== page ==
Separate but Together: Teachers’ perceptions of the impact of Family Occupational Separation on students’ educational outcomes

Year: 2016

Author: Louth, Sharon, Jamieson-Proctor, Romina, Black, Trevor, Martin, David

Type of paper: Abstract refereed

Abstract:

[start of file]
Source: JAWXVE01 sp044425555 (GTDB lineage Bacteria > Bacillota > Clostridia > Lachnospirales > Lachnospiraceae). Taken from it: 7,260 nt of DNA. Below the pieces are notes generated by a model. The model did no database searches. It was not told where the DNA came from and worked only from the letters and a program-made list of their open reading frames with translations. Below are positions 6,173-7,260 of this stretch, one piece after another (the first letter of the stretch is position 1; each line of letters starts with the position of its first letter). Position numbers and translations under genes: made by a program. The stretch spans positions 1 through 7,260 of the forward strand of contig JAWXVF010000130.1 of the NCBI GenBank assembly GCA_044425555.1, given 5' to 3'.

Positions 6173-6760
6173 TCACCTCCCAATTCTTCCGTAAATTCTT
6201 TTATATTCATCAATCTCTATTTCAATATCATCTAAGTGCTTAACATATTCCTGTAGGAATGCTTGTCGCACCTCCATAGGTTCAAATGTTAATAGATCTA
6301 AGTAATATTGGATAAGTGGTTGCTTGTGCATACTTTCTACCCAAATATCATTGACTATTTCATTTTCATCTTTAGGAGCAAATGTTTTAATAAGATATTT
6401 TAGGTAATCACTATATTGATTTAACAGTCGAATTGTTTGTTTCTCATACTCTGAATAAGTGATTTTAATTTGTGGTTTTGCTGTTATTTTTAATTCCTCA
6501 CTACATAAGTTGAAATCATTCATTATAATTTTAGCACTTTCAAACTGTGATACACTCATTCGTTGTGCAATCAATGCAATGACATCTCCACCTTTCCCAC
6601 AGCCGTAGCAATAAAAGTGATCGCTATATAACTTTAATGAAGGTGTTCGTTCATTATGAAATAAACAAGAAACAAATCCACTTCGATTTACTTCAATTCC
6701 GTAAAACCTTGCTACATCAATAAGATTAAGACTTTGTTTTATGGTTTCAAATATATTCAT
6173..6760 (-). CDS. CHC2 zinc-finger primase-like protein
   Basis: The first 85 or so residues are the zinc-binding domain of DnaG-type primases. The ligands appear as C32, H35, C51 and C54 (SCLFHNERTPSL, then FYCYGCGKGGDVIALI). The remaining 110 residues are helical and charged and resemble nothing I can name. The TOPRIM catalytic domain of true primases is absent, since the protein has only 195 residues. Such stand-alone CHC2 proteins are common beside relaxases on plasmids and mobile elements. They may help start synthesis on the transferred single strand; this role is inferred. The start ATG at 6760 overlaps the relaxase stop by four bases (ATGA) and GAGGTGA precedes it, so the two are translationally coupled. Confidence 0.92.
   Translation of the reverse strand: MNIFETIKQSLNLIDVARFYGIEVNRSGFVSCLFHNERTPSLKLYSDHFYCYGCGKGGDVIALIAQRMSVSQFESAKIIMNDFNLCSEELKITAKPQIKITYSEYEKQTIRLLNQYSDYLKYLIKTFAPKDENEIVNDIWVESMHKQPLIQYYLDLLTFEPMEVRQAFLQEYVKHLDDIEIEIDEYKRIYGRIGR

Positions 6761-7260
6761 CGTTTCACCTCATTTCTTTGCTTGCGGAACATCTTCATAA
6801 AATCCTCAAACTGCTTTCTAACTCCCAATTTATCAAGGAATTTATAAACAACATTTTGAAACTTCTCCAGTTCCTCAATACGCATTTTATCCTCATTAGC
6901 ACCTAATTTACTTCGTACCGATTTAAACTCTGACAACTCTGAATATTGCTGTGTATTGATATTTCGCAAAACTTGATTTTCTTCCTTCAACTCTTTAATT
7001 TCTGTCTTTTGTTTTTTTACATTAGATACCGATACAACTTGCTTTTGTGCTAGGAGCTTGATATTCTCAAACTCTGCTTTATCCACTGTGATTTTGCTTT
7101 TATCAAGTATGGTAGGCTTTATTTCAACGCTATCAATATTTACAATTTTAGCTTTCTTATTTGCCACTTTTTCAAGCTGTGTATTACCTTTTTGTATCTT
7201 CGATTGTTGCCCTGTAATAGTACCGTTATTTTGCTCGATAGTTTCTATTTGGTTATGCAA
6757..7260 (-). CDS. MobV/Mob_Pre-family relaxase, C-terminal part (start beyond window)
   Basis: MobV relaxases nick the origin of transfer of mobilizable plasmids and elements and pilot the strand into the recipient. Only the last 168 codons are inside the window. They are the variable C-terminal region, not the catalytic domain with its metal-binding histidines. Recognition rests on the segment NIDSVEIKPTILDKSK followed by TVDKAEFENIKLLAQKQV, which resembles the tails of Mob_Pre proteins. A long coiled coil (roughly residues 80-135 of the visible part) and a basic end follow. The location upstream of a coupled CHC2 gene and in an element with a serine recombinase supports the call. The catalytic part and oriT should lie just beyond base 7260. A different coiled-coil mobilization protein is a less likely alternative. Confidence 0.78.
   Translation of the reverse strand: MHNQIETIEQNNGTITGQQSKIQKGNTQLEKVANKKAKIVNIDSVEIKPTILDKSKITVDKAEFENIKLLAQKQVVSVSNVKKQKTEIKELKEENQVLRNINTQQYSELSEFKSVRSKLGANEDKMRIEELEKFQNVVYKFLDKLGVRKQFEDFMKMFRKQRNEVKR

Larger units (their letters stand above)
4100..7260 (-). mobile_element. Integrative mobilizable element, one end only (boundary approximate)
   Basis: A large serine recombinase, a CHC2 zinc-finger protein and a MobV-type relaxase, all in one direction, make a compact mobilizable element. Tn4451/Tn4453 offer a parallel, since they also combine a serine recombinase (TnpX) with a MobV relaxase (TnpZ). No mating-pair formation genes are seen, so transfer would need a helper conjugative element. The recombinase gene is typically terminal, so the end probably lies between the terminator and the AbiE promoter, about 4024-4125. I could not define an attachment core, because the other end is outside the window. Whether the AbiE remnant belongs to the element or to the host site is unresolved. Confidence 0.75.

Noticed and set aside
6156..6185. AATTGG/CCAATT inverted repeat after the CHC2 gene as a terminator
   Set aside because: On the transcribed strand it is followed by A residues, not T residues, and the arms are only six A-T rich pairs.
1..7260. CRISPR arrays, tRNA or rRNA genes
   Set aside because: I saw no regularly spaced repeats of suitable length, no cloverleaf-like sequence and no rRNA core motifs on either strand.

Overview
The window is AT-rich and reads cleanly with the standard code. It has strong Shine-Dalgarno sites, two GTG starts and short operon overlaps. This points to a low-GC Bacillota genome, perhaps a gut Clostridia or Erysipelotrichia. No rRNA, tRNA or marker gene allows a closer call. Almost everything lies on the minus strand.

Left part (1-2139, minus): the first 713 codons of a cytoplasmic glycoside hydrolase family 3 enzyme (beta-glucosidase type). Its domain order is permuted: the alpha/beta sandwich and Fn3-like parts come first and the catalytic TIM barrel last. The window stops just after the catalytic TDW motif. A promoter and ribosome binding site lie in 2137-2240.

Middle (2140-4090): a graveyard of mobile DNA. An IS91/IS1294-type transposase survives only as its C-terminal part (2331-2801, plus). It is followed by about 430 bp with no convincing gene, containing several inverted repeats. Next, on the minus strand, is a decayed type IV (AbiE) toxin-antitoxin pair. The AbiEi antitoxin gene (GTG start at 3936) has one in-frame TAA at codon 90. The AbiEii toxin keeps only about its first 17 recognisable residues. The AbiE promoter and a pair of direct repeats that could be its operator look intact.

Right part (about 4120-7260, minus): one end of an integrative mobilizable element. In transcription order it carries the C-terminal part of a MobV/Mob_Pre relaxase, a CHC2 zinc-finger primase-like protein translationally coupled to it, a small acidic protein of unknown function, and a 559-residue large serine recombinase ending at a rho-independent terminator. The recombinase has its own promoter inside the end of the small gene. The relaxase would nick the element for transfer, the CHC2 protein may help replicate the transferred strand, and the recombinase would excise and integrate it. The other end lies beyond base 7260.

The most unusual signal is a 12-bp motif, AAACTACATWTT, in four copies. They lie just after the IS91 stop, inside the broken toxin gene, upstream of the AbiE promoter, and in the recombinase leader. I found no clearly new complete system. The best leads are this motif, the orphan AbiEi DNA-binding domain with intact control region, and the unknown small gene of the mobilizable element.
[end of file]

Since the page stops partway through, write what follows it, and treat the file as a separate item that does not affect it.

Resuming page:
The Separate but Together Program investigated the impact of occupational separation as a result of ‘live here, work there’ (LHWT) employment on the educational outcomes of children living in these families. The LHWT phenomenon has expanded rapidly across Australia to meet industry employee demands and many thousands of children in urban, regional and rural Australia are now living in occupationally separated families. Some regions such as the Fraser Coast are actively using LHWT as an economic and social development strategy. Schools in the Fraser Coast District were invited to take part in the research where the LHWT lifestyle is prominent. This paper reports on one aspect of the study, namely teachers’ perceptions of the LHWT phenomenon and if it effected their students’ learning outcomes. This element of the study employed a quantitative approach by using surveys to collect data from 115 teachers in two schools in the Fraser Coast district. The survey that was created specifically for the study provided a statistically valid and reliable measure of teacher concern for LHWT students. Analysis of the data revealed there were four particular concerns teachers have about students living in LHWT families, specifically attendance, socialisation, speech and language development, and ability to communicate with adults. Further study is needed to investigate the impact of these concerns on children’s education outcomes and how any potential negative impacts can be mitigated. It is an intention of the research project to guide the development of strategies to maximise the educational outcomes of school students and promote the overall wellbeing of children and families, and assist communities (both home and work communities) to adapt to the LHWT lifestyle. The results of the project will form the basis for possible interventions to enhance the outcomes for children (and families) experiencing separation due to work commitments. The application of such strategies will create widespread and on-going benefits for all stakeholders - children, families, schools, regions and Australia.

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